4. If successful, the resultant Dynamic Link Library (DLL) is then stored and the loader attempts to use the ExtExport LoLbin to load the DLL and execute the Stage 3 malware payloads.

Note: During our analysis of the obfuscated downloader, variable names, function names, and parameter names were changed from their original randomly generated values to improve readability and make the analysis process more efficient.

The downloader first checks for the existence of a file located at the following directory location as a way to determine if the system has already been delivered a Stage 3 malware payload.


If the file exists, its contents are read as it contains the directory location of the Stage 3 payload.

In the case that the file containing the location of the Stage 3 payload is not present on the infected system, the downloader generates and creates the directory structure where the Stage 3 payload will be stored following retrieval from the attacker-controlled distribution servers. The directory structure the malware uses is stored in a subdirectory of %APPDATA%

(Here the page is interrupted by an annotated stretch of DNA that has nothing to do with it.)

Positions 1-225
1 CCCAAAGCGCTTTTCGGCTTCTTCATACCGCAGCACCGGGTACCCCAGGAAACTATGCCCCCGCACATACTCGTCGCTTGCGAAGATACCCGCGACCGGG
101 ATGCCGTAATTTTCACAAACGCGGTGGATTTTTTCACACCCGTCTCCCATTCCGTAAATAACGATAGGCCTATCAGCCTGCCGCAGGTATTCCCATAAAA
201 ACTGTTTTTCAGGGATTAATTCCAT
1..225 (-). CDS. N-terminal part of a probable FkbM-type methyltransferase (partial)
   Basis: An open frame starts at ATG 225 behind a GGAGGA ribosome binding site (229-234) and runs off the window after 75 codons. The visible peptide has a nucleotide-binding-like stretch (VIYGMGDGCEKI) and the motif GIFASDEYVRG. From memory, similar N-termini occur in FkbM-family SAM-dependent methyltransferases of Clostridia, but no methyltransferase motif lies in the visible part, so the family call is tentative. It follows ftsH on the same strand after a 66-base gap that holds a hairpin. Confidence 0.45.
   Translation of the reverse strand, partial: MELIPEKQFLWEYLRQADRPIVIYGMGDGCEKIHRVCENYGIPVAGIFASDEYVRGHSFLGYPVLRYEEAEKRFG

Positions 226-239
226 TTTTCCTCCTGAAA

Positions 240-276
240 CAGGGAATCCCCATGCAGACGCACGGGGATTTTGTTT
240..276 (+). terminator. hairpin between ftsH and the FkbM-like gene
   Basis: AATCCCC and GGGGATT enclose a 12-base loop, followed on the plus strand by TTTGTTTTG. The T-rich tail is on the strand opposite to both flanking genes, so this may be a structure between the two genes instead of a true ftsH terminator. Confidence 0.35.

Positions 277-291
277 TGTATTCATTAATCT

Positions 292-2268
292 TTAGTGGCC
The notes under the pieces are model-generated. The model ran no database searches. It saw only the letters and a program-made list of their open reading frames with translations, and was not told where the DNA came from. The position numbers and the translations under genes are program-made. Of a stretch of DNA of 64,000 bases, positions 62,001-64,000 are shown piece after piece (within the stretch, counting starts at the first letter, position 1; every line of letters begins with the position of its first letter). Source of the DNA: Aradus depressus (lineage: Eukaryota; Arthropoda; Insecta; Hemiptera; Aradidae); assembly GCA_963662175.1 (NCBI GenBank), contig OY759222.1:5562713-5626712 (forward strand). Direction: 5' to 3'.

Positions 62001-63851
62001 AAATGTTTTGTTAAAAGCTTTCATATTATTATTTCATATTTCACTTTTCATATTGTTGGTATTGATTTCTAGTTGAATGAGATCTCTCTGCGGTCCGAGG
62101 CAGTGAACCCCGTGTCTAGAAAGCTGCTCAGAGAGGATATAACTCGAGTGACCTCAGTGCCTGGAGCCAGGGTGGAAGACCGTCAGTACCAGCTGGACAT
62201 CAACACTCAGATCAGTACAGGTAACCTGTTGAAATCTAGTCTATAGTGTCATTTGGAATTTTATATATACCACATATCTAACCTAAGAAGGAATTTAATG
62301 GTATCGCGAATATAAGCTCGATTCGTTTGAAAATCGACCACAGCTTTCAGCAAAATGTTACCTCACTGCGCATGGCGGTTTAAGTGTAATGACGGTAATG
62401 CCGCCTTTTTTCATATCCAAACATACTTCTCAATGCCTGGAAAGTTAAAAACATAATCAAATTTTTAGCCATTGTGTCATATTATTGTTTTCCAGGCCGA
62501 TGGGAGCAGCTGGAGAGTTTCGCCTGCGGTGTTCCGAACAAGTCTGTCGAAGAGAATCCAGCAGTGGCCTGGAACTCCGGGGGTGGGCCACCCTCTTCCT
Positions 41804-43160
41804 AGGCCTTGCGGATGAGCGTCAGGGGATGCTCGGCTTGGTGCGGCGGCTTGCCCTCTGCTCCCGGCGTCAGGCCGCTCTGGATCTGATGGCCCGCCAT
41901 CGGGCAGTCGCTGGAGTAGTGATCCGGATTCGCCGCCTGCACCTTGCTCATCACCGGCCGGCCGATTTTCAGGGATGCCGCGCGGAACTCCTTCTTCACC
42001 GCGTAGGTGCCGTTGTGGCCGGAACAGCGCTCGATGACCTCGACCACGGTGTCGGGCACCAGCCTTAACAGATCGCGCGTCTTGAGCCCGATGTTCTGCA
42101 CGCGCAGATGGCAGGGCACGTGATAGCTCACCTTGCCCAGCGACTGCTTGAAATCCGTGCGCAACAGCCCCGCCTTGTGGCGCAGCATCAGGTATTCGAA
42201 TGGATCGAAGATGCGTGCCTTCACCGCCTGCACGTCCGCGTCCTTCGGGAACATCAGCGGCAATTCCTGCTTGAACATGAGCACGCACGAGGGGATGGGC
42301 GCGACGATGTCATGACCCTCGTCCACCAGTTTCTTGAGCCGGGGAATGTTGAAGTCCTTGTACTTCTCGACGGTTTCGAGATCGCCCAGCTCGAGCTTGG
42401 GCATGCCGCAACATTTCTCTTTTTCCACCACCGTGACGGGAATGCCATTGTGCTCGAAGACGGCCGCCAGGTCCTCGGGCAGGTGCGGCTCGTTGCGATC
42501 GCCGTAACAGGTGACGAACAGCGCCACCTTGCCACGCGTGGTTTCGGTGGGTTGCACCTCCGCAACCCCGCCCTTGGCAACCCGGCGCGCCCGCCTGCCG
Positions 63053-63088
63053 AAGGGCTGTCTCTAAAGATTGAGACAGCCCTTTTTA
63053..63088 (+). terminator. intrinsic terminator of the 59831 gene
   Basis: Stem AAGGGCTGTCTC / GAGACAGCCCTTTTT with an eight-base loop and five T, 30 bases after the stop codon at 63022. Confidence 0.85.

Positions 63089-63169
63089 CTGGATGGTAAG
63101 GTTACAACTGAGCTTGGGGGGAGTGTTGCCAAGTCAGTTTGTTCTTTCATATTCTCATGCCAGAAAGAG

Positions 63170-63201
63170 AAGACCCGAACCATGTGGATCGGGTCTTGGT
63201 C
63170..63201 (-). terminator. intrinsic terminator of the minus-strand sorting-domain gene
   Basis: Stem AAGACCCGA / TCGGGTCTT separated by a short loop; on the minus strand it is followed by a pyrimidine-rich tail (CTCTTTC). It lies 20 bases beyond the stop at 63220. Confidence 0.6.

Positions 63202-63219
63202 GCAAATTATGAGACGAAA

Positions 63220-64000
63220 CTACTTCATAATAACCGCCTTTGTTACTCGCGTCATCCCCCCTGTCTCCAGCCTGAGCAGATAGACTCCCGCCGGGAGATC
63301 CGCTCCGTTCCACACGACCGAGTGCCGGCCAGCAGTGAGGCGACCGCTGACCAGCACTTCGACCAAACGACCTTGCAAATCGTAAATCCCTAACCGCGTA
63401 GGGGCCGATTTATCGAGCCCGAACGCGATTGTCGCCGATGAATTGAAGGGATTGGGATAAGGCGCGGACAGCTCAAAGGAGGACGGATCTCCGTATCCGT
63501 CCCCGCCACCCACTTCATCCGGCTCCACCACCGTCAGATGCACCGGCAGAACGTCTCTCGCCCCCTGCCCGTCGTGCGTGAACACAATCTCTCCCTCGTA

While the aforementioned code has been slightly modified ([A-Z] added for readability), a randomization function present in the JScript is invoked with a randomly selected CharCode value between the range of 65 and 90, which are then converted back to ASCII. This CharCode range represents the CharCodes for all ASCII characters ranging from "A" to "Z."

It is then written to the file that was initially queried, presumably so that the malware can locate it during subsequent execution attempts. This directory structure is then created to facilitate the rest of the loading process.

Next, the malware checks for the presence of a Stage 3 malware payload called "sqlite3.dll" in this directory location. If it already exists, it checks the size of the file, and if it is less than 10 bytes, the file is deleted and the loading process continues.